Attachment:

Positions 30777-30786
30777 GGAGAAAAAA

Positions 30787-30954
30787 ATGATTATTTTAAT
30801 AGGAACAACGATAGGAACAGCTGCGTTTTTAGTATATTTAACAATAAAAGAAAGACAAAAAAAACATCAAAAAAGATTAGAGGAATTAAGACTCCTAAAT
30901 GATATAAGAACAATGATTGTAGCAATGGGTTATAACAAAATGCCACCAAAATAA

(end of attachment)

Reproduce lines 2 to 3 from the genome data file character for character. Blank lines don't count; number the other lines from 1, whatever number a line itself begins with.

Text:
30777 GGAGAAAAAA

Positions 30787-30954